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Abu Dhabi, UAEWednesday 19 December 2018

'Outdoor cricket is all about hitting sixes. Indoor cricket is all about the bump shot': Strategies explained 

Matches are 16-overs-per side. Teams are made up of eight players. They bat in pairs, facing four overs each. Each time a wicket falls, the team loses five runs.

Runs only count when a physical run – to a “running” crease, 11 metres from where the striker stands – is completed, and added to a set amount – one, two, four and six – for hitting certain areas of the net that surrounds the court.

Play three consecutive dot balls, the batsmen is out, and five more runs are conceded.

All simple enough? Well, the rules are just the start of it. Indoor cricket has a strategy all of its own, and those weaned on cricket’s conventional outdoor format can struggle to adapt.

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“Guys like [former Australia captain] Michael Clarke started playing indoor cricket,” Rohan Nayak, the UAE assistant coach, said. “For us, it is the other way round – like going from the outside into a cage in a zoo.

“For us, it feels like being trapped inside. For them it, is like they have been freed to play their shots.”

Going up against the likes of Australia and New Zealand in their home World Cup at Insportz, Dubai from Saturday, the UAE players have a few ideas to work on.

Anis Sajan, India’s team mentor, said. “Outdoor cricket is all about hitting sixes. Indoor cricket is all about the bump shot.” Pawan Singh / The National
Anis Sajan, India’s team mentor, said. “Outdoor cricket is all about hitting sixes. Indoor cricket is all about the bump shot.” Pawan Singh / The National

The “bump” shot

Big-hitting is almost entirely worthless indoors. Middle a slog that would sail for six outside, and the ball will hit the top net, providing a simple catch or run out chance for the fielding team.

“If you think as you do in outdoor cricket, you will be the easiest batsman to get out,” Anis Sajan, India’s team mentor, said. “Outdoor cricket is all about hitting sixes. Indoor cricket is all about the bump shot.”

The canniest practitioners master a shot that bounces over the heads of the close fielders, softly clips the side netting, and gives them ample time to make their ground. Thus, two runs are scored with minimal risk.

“Outside, if you get a half volley, you go for the drive, and aim for the gaps,” Sameer Nayak, the UAE player, said.

“The bump shot is very important. As an outdoor player, if I go for a drive, it becomes an easy catch.

“In this, you have to wait for a fraction of a second, and even a mistimed shot can become a perfect shot.”

Sameer Nayak says: "In the indoor game, when a right-handed batsman is batting, I bowl with my left-hand, and when a left-handed batsmen is in, I bowl with my right hand." Christopher Pike / The National
Sameer Nayak says: "In the indoor game, when a right-handed batsman is batting, I bowl with my left-hand, and when a left-handed batsmen is in, I bowl with my right hand." Christopher Pike / The National

Bowl full

Pitching the ball up to entice batsmen to play powerful, but risky, drives down the court is a standard bowling tactic.

“Better to bowl full than short,” Sajan said. “If you play on the back foot, it is easier to play the bump shot.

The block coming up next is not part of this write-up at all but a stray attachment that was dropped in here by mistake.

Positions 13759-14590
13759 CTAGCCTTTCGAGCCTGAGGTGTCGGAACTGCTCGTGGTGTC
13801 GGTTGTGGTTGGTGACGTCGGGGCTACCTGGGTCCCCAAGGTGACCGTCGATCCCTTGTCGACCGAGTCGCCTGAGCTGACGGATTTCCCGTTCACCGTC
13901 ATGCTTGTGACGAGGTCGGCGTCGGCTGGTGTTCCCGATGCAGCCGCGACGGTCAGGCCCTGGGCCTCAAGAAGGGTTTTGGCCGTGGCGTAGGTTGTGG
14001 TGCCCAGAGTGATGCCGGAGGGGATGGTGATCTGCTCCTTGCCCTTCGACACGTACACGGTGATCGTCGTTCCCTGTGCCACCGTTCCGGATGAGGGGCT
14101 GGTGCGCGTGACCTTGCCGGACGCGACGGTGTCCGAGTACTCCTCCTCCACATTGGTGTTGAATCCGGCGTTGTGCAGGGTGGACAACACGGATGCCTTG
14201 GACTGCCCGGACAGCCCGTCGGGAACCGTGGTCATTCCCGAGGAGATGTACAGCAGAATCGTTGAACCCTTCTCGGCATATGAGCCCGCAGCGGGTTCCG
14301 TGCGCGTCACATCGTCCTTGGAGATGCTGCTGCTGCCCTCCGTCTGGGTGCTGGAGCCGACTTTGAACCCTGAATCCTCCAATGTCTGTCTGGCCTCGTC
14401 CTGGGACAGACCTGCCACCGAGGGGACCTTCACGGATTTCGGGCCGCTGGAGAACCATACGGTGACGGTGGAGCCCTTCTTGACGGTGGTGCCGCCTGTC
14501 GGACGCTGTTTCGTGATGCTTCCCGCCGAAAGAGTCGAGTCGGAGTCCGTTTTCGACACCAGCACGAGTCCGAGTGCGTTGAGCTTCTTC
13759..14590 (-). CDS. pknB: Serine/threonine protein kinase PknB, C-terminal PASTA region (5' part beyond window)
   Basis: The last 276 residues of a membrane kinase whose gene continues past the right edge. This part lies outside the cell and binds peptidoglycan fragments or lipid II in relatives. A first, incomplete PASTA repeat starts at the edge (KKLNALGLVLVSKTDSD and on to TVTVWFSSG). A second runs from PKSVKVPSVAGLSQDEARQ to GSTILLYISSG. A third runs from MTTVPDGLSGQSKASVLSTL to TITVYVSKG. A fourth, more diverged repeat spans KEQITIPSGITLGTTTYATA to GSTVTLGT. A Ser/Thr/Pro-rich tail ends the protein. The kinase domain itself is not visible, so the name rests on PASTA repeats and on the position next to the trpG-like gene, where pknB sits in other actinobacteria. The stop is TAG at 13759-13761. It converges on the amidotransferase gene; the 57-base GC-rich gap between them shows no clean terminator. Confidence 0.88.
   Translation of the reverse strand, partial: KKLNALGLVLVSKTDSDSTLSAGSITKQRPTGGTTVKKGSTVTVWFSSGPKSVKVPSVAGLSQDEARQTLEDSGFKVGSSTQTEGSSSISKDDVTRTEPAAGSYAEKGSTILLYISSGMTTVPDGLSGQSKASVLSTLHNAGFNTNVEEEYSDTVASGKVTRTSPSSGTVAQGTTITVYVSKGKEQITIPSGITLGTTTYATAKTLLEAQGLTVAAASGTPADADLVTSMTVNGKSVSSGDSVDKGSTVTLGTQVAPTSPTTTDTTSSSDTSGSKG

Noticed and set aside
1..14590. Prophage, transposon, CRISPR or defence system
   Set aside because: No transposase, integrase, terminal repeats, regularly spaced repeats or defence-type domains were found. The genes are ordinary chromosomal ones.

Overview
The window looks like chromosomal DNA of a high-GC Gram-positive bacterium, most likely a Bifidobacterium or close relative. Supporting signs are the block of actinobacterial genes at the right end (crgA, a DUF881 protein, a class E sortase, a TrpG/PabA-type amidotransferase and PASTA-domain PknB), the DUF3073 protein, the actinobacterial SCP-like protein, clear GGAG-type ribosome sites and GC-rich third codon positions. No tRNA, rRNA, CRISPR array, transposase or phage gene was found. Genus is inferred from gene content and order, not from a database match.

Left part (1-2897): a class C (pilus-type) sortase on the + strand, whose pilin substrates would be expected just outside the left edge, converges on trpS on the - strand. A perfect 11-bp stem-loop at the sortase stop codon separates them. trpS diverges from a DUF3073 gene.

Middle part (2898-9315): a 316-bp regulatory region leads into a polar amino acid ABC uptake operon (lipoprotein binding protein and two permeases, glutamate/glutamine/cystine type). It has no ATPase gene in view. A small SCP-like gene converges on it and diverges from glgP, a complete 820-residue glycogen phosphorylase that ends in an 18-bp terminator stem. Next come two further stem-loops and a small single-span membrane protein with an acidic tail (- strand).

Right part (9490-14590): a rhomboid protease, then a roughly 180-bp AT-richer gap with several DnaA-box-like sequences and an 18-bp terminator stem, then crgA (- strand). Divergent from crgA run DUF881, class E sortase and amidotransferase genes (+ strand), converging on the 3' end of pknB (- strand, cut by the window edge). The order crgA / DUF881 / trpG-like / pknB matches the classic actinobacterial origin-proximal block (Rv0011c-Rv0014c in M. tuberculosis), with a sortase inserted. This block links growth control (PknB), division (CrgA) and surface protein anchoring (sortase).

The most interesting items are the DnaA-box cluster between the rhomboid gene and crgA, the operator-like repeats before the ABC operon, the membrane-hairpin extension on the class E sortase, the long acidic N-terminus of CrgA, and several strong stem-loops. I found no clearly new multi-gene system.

“The really good players, from Australia and Sri Lanka, are able to play the bump shot on the front foot.

“When you drive the ball, it goes fast to the fielder. They catch it, run you out, it costs you five runs.”

Karan Singh Sandhu, a Dubai-based player who is part of India’s extended squad for the World Cup, says the bowler’s role in indoor cricket is more defensive than in the outdoor game.

“What I have come to understand is that outdoors, you bowl to make the batsmen miss the ball,” Sandhu said.

“In indoors, you are making your fielders play. You get the batsmen to give you the wickets.”

UAE cricket captain Humaira Tasneem. Pawan Singh / The National
UAE cricket captain Humaira Tasneem. Pawan Singh / The National

Fielding

Most wickets are brought about by fielders rather than bowlers. There may be a three-metre “exclusion zone” around the batsman, but the majority of fielders are generally very close to the bat, which demands sharp reflexes.

Much like a catcher in baseball, wicketkeepers only wear one glove, so they can throw the ball to the other end faster.

The close in fielders have to be adept at flicking the ball the way of the stumps by whatever is the fastest means possible.

“I’m sure we can pick up a lot of things,” said Humaira Tasneem, a member of the inexperienced UAE women’s team.

“Like with fielding, picking up the ball quick and throwing it backhanded, unorthodox throwing – not picking it up, taking two steps, then aiming.

“Hopefully we will get new agility that we don’t get outdoors. That is why I was keen to come for this indoor tournament and be selected. We can apply what we are doing here to our outdoor game and improve.”

Mankads

While not exactly standard practice, “Mankads” do not carry nearly the stigma they do in the outdoor version.

The mode of dismissal where a batsman runs out a non-striker while they are backing up has caused diplomatic incidents in international matches played outside.

Inside, they are justified, to the extent there is even a Mankad caption on the umpire’s scoreboard.

With just 11 metres to complete a run, and with the ball always live, stealing inches can be a profitable business.

Hence the run out is a recognised part of the bowler’s armoury. However, messing it up – ie trying to run the non-striker out while they are still in their ground – leads to two bonus runs being added to the batting side’s score in indoor cricket internationals.